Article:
In fact, ounce for ounce, pork tenderloin is as lean as a skinless chicken breast. A 3-ounce portion of pork tenderloin contains less than 3 grams of fat and 120 calories. Isn’t it great when you can please desire for flavor and good health with the same meal?
“Pork tenderloin is very popular on our menus,” said chef de cuisine Brian Horn of JCT. Kitchen & Bar. “It goes well with so many other flavors.”
On JCT.’s lunch menu, the “Cracker Jack Salad” features thinly pounded pork tenderloin cutlets topped with an arugula salad lightly dressed with Georgia apple vinaigrette and garnished with the crunch of spiced caramel popcorn.
Not your grandma’s pork chop
Over the past couple of decades, changes in feeding and breeding techniques have produced leaner pigs.
According to the National Pork Board, today's pork has 16 percent less fat and 27 percent less saturated fat than 21 years ago. Pork tenderloin may be the trimmest of them all, but the loin cuts, including pork chops and roasts, are the next leanest with 147 calories and a smidge over 5 grams of fat per 3-ounce serving.
“For those who love the great taste of pork, the new certification is a wonderful reminder to incorporate more heart-healthy foods into their diet without sacrificing flavor,” said Pamela Johnson of the National Pork Board.
In the pink
Recipes for preparing pork have changed, too.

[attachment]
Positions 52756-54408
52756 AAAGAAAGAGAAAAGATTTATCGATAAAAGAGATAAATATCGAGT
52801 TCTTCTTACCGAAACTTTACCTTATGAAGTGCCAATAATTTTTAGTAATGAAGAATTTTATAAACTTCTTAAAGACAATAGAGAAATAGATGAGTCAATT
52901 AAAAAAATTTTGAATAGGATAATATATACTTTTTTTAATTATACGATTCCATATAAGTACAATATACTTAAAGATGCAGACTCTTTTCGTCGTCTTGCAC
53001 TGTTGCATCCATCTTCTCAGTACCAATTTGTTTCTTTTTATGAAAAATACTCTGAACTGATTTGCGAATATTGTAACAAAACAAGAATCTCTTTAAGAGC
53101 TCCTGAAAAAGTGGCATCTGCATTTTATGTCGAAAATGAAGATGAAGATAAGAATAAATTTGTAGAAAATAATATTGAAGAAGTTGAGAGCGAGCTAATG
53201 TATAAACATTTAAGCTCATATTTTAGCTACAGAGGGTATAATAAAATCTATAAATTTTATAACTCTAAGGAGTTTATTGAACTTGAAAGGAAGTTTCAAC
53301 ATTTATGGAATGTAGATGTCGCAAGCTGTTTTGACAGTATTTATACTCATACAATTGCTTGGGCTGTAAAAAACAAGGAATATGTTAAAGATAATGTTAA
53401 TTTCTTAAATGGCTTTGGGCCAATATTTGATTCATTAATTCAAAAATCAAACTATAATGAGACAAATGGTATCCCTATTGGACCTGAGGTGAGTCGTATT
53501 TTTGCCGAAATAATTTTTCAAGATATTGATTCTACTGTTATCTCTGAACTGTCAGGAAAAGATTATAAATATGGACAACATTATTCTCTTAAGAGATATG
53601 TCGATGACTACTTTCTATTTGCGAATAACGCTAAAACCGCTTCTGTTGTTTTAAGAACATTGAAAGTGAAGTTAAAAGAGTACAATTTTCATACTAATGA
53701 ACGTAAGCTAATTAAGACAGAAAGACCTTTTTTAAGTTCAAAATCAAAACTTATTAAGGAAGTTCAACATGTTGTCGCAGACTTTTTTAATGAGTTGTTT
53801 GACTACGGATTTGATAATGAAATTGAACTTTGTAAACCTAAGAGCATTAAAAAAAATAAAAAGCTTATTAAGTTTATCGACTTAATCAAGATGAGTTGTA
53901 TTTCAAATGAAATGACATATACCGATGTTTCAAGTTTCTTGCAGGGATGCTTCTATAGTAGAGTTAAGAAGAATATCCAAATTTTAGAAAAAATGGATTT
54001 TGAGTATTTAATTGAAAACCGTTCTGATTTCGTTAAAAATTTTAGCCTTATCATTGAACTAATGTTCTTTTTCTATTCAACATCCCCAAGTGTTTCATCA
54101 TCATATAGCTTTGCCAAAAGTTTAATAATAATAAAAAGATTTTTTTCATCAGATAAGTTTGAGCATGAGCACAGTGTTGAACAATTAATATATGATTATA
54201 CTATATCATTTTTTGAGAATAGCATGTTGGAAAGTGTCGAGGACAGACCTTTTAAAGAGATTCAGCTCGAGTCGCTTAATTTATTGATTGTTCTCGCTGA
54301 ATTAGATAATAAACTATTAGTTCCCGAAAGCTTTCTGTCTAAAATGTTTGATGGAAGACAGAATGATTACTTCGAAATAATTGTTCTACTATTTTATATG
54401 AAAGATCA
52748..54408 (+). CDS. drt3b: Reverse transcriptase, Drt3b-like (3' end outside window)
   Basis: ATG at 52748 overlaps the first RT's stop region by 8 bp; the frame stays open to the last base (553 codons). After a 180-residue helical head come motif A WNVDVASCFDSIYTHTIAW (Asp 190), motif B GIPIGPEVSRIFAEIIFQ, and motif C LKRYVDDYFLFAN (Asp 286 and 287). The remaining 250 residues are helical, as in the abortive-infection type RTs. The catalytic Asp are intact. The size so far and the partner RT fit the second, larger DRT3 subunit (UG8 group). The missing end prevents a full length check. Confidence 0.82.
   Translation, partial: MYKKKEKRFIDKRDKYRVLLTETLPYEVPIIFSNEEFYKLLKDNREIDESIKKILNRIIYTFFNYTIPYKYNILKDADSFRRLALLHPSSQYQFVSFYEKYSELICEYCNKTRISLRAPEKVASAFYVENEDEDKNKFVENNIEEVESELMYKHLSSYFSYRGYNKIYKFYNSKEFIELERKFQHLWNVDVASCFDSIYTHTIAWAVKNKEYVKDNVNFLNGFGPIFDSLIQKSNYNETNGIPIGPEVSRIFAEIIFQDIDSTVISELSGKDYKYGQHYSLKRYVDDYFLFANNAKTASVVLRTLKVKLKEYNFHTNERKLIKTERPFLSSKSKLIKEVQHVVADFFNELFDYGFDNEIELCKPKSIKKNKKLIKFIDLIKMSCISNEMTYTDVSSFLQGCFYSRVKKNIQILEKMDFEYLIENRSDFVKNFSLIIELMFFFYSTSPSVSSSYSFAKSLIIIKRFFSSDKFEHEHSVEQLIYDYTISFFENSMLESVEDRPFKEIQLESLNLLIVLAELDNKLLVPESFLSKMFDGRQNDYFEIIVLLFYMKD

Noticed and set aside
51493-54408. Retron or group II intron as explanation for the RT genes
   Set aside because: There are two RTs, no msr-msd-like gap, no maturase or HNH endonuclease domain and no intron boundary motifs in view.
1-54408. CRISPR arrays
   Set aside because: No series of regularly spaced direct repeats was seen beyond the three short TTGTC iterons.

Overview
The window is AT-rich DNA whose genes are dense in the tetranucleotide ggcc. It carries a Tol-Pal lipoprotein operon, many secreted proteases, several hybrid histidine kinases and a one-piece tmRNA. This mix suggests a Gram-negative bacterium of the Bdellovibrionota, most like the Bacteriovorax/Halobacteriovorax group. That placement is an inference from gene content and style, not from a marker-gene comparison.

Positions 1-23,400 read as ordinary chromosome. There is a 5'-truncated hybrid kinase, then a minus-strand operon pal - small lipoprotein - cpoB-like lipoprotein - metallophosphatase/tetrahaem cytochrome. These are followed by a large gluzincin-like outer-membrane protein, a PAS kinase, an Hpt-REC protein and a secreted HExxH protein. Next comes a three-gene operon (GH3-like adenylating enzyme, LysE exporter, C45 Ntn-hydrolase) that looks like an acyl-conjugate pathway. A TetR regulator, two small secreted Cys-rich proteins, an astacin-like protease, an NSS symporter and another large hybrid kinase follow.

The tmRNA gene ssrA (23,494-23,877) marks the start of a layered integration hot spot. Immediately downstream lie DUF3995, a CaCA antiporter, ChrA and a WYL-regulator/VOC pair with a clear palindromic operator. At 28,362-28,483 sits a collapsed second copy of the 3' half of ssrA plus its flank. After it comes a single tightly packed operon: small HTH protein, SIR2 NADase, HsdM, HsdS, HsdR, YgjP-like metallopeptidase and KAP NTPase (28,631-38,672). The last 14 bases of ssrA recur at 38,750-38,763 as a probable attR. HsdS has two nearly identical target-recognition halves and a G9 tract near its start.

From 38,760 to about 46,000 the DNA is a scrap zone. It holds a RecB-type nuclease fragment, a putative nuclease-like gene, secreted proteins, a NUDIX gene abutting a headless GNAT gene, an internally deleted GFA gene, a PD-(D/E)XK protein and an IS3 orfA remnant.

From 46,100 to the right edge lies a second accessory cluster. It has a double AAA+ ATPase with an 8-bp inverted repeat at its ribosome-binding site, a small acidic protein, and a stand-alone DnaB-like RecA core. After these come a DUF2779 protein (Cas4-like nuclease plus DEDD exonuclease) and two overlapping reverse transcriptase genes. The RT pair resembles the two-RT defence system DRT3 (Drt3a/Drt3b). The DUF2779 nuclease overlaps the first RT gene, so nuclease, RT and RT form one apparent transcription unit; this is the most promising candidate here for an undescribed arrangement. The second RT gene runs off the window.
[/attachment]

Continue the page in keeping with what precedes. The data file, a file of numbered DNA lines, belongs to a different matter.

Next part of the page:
Last year, the U.S. Department of Agriculture made it official that pork can be safely cooked to medium rare, at a cooked temperature of 145 degrees Fahrenheit, followed by a three-minute rest time to continue cooking. This is 15 degrees less than the previous recommendation and means the meat will be slightly pink in color.
Because pork is leaner today, it’s important not to overcook it, so the meat is juicy and tender. Slightly pink is considered very safe by the USDA.
Pork’s nutrition power
While cured pork products such as bacon and ham are relatively high in sodium, fresh pork is naturally low in sodium.
Pork tenderloin and other loin cuts are excellent sources of protein, thiamine, vitamin B6, phosphorus and niacin and good sources of potassium, riboflavin and zinc.
Carolyn O'Neil is a registered dietitian and co-author of "The Dish on Eating Healthy and Being Fabulous." Email her at firstname.lastname@example.org.